Almost everything you do during the day will have an effect on your night life. Preventing Sleep Apnea from occurring at night is a process that begins during the day. Whether you currently suffer from Sleep Apnea, you may be at risk for the disorder, or you’re just trying to stay healthy, there are simple preventative measures you can take to help reduce your risk of developing the problem.
Stay Healthy and Happy
Instead of eating three large meals a day, try eating smaller portions of food more frequently.
Stay away from simple sugars and carbohydrates. They may give you a boost of energy now, but in the long term, these alternative energy sources will leave you feeling sluggish and drained.
Eat foods that are rich in iron and magnesium, two nutrients that promote healthy sleep.
Maintain a healthy balance of carbohydrates and proteins by eating a well balanced diet.
Exercise for at least thirty minutes every day.
Analyze sedative medication intake during the day, especially before bed. Tranquilizers and muscle relaxers are often culprits of apnea attacks in sleeping patients.
Alternate which body parts you exercise daily. Muscles are delicate, important structures that can easily be damaged through excessive exercise.
Drink lots and lots of water! Not only will staying hydrated help your body perform at its most capable levels, it will help the upper respiratory system break up mucus and other obstructions that may lead to an episode of Sleep Apnea.
Work with your doctor to compose a workout plan that fits your medical needs and goals.
Get a hobby! Devoting time, energy, and passion to a task you really enjoy can have positive effects on your sleeping habits and overall health.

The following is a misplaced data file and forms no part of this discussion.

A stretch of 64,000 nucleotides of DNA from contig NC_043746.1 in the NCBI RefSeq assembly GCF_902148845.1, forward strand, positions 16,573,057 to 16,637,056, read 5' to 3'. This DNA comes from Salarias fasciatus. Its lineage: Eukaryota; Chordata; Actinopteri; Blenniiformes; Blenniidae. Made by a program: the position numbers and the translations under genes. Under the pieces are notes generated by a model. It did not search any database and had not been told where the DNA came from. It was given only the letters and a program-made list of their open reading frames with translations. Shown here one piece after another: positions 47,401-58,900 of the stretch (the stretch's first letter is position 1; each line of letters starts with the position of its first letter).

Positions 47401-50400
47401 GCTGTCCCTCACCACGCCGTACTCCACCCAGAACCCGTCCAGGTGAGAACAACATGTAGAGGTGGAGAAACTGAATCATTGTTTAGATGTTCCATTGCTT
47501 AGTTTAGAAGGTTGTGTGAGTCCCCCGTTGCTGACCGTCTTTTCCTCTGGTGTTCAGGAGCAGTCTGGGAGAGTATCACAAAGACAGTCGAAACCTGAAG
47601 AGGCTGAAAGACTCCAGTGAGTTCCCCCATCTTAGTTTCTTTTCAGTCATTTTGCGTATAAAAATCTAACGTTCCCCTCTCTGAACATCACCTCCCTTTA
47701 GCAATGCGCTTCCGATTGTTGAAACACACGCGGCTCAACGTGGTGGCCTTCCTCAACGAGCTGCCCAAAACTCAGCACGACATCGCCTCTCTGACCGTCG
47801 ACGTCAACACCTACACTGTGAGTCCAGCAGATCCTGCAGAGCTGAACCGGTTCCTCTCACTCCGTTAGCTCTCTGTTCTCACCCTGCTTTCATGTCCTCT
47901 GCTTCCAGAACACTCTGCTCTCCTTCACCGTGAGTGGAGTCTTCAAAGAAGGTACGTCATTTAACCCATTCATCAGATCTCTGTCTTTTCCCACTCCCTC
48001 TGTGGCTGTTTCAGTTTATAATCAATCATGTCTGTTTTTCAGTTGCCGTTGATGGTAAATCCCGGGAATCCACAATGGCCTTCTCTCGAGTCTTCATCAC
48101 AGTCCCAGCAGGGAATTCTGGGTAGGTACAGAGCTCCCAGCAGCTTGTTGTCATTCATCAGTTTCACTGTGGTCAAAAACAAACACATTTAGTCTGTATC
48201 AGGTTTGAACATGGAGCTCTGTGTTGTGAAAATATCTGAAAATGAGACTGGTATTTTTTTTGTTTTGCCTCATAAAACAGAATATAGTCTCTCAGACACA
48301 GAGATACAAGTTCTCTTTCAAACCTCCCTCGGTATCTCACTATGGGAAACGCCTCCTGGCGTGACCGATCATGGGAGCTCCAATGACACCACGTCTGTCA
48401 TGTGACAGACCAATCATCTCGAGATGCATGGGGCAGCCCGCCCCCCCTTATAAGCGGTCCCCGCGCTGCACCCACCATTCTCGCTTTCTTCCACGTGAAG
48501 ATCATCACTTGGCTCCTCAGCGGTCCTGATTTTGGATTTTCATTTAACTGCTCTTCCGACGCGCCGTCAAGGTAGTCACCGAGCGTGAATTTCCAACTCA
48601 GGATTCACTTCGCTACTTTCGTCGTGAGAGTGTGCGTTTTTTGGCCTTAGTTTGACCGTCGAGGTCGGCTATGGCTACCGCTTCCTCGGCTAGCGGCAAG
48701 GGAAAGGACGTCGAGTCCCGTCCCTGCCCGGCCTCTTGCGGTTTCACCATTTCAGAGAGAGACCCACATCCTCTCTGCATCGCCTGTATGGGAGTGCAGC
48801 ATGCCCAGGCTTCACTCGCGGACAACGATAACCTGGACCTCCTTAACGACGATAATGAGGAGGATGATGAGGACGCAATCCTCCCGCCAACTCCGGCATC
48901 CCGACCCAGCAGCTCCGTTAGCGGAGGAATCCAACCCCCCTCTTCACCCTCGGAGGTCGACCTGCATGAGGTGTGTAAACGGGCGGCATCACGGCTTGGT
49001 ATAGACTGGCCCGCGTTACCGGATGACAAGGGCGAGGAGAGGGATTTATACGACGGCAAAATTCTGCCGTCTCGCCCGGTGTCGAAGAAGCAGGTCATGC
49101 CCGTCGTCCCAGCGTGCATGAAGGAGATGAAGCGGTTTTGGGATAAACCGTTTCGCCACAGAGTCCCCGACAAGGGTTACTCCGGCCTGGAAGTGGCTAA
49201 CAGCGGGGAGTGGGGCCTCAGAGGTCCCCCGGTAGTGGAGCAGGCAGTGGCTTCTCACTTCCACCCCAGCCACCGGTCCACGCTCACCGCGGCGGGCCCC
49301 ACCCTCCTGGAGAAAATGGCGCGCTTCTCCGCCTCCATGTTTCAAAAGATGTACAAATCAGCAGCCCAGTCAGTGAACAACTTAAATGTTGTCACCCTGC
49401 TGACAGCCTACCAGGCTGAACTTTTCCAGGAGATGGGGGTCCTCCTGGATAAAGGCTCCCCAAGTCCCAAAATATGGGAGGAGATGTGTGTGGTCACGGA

Manage Additional Health Problems.
Beware of allergens in the air. If you have pets, don’t let them sleep on the bed. Allergies cause the membranes of nasal passages to become irritated and inflamed. Sleep Apnea is more likely to occur in patients with compromised air flow.
Stop sleeping with the window open. If you suffer from allergies, the open window in your bedroom might be doing you some serious harm. Pollen and other allergens can easily float into your bedroom through the open window and lodge themselves in you nasal cavities.
High blood pressure is a common identifier of Sleep Apnea and other serious medical disorders. Keep a solid eye on your blood pressure; if you feel any significant changes throughout the day, take notice. Identify your doctor of patterns that emerge.
Seek Treatment for Snoring.
Moderate to severe snoring often leads to the development of Obstructive Sleep Apnea in patients. Seeking treatment for your snoring problems early can help prevent the development of Sleep Apnea and other disorders related to sleep and respiration.
Be a good friend; tell a friend or partner if they are snoring, even if it doesn’t really bother you. It can be really difficult for Sleep Apnea patients to recognize their own symptoms. Telling a friend about their unhealthy or abnormal snoring patterns could help them identify a much more serious problem.
Strengthen the Upper Respiratory System.